Mohtaram memad Sahib,
Now I got your point. I hope the following explanation will suffice:
The altitude at which ADS-B (automatic dependent surveillance - broadcast) can detect aircrafts is limited by the types of receivers and geography. In some parts of Europe, we can detect aircrafts through ADS-B flying as low as 500 feet. In Malaysia there are only two ADS-B receivers and with a limitation of 30,000 feet. Any aircraft flying below 30,000 feet can't be detected by ADS-B technology. Mind you, flightradar24.com has its own independent ADS-B system in Malaysia.
Your question: How does flightradar24.com detect aircrafts flying below 30,000 feet in Malaysia?
Answer: This is done by SSR (Secondary Surveillance Radar) technology used by Malaysian ATC (Air Traffic Control). Data of aircrafts flying below 30,000 feet is shared by Malaysian ATC with flightradar24.com. That's how flightradar24.com gets information about aircrafts flying below 30,000 feet. Above that, flightradar24.com gets information through both sources, SSR and ADS-B.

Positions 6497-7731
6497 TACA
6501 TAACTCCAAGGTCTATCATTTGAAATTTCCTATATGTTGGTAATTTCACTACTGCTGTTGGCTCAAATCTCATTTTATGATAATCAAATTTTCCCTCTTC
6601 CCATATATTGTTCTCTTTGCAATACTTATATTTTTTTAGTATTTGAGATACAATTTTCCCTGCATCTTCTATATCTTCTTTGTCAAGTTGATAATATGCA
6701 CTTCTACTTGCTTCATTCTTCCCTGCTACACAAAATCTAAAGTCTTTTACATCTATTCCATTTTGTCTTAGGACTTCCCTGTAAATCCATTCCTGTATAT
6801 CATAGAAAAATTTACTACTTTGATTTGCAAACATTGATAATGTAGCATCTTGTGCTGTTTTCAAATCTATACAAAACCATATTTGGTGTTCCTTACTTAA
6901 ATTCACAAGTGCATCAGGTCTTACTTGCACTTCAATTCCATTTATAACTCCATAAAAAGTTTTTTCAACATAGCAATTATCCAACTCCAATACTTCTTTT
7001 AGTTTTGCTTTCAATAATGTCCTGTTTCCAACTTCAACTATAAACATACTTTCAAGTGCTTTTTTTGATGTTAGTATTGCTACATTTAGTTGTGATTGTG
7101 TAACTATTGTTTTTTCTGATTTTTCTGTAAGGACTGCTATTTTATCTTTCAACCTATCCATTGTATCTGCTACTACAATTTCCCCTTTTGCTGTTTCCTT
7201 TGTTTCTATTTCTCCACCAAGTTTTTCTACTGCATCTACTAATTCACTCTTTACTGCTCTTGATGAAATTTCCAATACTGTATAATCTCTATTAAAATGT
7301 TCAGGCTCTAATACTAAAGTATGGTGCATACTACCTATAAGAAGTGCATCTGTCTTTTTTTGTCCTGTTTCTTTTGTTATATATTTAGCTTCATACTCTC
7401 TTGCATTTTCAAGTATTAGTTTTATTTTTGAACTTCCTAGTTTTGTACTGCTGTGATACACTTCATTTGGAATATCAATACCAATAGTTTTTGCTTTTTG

Flight data of MH 370: In the case of Malaysian Airlines MH 370, the Boeing 777-200 was equipped with two transponders, one for SSR and one for ADS-B. Both were deliberately turned off. Had the transponder only for SSR were turned off and the one for ADS-B been running, Malaysian ATC would have been blinded for the flight data of MH 370 but flightradar24.com would still have had been able to see it.
I hope the above explanation was able to explain the point.